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A new optical illusion

December 14, 2017

CurvatureBlindnessOptical illusions are the practical reminder that our brain constructs what we see. Psychologist Kohske Takahashi of Chukyo University discovered this new illusion, where some of the curves appear rounded and others cornered. They all are the same shape, just shaded differently. Of course. That’s what we expect in these illusions, right? Click the photo left for full size. (Cite.)

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Alabama!

December 13, 2017

Congratulations to the good people in Alabama trying to drag their state into the 20th century! Doug Jones’s victory hinged on a high turnout in urban areas. Minorities and women carried the day. Moore’s scandals played a role: while Jones won the female vote as a whole by 16 points, “among mothers with children under 18, Jones won by a 34-point margin, 66 percent to 32 percent”. Let’s hope they remember that the misogyny that enabled the right to support Moore will remain, even when they have a less tarnished candidate. And I like to think that Moore’s spokesman, Ted Crockett, pushed Jones over the top in his dumb performance (youtube) with Jake Tapper. The thing about spokespeople is that they are supposed to be able to speak.

In this case, I am tickled that I predicted wrongly.

Potatoes, wine, and chocolate

December 12, 2017

That often describes my evening repast. I like all three.

Quartzy has an article on the importance of the potato to Europe’s expansion, after it was brought back from the New World. The thesis seems a bit overstated, even if the particulars all are sensible. Tasty, nutritious, portable, and storable. Don’t diss the potato!

Alas, this post cannot sing the praises of wine based on the news next. British researchers find that a variety of resveratrol analogues rescue senescent human cells by restoring splicing factor expression and lengthening telomeres. That headline, of course, would bore most people to tears and cause them to skip to the next article right after the ana-. So here is the sell, in a variety of popular articles: researchers say red wine and chocolate will keep you young!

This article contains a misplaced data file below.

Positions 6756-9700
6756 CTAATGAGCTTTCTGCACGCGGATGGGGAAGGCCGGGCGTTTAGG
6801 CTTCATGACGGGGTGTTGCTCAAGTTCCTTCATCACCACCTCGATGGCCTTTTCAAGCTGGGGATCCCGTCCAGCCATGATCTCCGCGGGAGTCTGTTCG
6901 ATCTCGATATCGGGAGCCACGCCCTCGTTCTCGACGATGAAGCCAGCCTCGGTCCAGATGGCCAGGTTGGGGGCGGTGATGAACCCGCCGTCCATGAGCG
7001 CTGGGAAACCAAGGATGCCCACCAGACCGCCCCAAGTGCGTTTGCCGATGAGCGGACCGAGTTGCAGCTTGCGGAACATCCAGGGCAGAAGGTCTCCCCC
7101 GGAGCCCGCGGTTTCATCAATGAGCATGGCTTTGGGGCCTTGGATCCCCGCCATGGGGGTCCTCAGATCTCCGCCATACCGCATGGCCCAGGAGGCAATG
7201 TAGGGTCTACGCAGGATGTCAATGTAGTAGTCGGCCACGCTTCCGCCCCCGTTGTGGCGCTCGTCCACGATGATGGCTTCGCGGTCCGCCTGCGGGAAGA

Except, they didn’t say that. They studied cells in vitro, and have no idea how those compounds affect people when consumed. More, they synthesized the resveratrol analogues they studied. The paper doesn’t say any of them appear in red wine or chocolate, or at what levels. In fact, the paper doesn’t mention wine or chocolate at all! The research is interesting. And would be more interesting if it eventually helps us understand the pathways involved. I suggest reading the paper over a glass of wine. Maybe the appearance of resveratrol in both will call down your lucky fairy, who will bless you with health and wealth. Mind, I am not dissing wine or chocolate. Search this blog, and you will find posts praising both! Nor am I criticizing the research. In this case, I just find the gap between research and the popular reports so wide not even Evel Knievel could leap it.

The photo shows Axomama, the potato goddess of the Andean Moche culture. (Warning: some ceramics at that link are not safe for work.)

Not so distant

December 11, 2017

I suspect few will be surprised tomorrow if Alabama elects Roy Moore to the Senate. Jared Sexton is familiar with the homegrown authoritarians who make up the movement that Trump rode to power, and who likely will elect Moore.

That strain, of course, has been part of America throughout its history. Mostly in its margins. What turned them into a movement in the internet age was the rise of the right-wing media. The game it plays is simple. Its audience doesn’t care about the truth, it cares about winning. So every mistake by the rest of the media paints it as the enemy. When Brietbart or Cernovich or other right-wing media purposely lie, that same audience approves, all the more if the lie works. Cernovich’s attack on Seder failed. His audience will cheer the attempt, and support Cernovich all the more. That audience doesn’t care that the Clinton email scandal wasn’t much scandalous, or that Pizzagate was fabricated from whole cloth, or that Trump was a birther. They care only that those attacks are aimed at those they hate. In today’s climate, the mainstream media do a disservice all around when they try for false balance. They need to recognize the asymmetries at work, and expose them.